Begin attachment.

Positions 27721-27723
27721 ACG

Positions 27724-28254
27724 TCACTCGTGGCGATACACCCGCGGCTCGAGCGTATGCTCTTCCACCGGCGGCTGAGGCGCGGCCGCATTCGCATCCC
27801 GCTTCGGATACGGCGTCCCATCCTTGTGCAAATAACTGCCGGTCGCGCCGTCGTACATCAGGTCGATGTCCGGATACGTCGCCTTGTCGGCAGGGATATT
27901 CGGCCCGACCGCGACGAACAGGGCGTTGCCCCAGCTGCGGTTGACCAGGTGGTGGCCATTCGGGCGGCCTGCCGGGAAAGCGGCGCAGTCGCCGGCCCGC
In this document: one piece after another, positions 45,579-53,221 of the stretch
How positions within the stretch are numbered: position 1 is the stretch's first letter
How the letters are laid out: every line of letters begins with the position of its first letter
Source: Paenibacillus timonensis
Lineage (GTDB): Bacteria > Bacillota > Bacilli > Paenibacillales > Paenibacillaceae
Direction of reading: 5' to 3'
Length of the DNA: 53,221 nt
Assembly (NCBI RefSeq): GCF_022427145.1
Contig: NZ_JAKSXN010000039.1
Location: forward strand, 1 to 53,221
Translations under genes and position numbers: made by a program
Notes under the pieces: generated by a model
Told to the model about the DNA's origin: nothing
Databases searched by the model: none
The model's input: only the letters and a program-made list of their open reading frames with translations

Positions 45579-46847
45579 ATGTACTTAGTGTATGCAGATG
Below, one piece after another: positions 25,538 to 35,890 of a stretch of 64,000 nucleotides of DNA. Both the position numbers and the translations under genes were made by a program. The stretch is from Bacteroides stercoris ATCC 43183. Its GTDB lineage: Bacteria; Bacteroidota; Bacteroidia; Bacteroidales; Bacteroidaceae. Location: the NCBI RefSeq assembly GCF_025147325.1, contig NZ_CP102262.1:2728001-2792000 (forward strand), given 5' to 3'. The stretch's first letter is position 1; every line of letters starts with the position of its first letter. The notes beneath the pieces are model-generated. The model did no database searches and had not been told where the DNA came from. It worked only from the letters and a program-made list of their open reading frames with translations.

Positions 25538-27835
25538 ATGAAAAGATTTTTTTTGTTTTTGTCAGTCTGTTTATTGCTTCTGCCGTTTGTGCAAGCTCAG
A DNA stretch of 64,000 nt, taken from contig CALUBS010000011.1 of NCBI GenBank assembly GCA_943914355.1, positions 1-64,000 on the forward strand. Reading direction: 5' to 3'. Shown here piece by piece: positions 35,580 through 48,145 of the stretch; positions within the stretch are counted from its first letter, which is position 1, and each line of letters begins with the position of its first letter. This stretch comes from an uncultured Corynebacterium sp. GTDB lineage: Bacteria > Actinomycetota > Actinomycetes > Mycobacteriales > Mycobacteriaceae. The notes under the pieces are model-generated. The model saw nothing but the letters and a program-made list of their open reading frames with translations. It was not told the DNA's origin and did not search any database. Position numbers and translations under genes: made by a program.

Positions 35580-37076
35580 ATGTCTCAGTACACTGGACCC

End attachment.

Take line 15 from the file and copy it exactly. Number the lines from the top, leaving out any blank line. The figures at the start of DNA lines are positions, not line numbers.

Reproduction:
Contig: NZ_JAKSXN010000039.1